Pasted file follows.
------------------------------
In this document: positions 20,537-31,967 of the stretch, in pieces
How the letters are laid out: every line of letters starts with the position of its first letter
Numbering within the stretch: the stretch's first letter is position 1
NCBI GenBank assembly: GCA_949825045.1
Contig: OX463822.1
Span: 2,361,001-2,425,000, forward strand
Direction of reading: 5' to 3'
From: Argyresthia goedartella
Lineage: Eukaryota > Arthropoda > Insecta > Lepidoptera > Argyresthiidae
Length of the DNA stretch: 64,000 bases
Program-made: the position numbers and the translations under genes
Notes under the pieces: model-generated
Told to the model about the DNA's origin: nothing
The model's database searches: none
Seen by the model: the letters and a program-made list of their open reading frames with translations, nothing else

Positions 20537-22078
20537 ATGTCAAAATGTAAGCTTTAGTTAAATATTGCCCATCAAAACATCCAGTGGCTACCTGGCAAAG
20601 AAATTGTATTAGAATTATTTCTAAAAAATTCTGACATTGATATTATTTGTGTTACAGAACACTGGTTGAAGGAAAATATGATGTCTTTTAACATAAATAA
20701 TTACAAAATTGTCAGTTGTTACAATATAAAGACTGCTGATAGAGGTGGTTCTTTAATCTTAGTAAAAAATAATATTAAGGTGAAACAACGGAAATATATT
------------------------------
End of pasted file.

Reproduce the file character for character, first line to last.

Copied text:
In this document: positions 20,537-31,967 of the stretch, in pieces
How the letters are laid out: every line of letters starts with the position of its first letter
Numbering within the stretch: the stretch's first letter is position 1
NCBI GenBank assembly: GCA_949825045.1
Contig: OX463822.1
Span: 2,361,001-2,425,000, forward strand
Direction of reading: 5' to 3'
From: Argyresthia goedartella
Lineage: Eukaryota > Arthropoda > Insecta > Lepidoptera > Argyresthiidae
Length of the DNA stretch: 64,000 bases
Program-made: the position numbers and the translations under genes
Notes under the pieces: model-generated
Told to the model about the DNA's origin: nothing
The model's database searches: none
Seen by the model: the letters and a program-made list of their open reading frames with translations, nothing else

Positions 20537-22078
20537 ATGTCAAAATGTAAGCTTTAGTTAAATATTGCCCATCAAAACATCCAGTGGCTACCTGGCAAAG
20601 AAATTGTATTAGAATTATTTCTAAAAAATTCTGACATTGATATTATTTGTGTTACAGAACACTGGTTGAAGGAAAATATGATGTCTTTTAACATAAATAA
20701 TTACAAAATTGTCAGTTGTTACAATATAAAGACTGCTGATAGAGGTGGTTCTTTAATCTTAGTAAAAAATAATATTAAGGTGAAACAACGGAAATATATT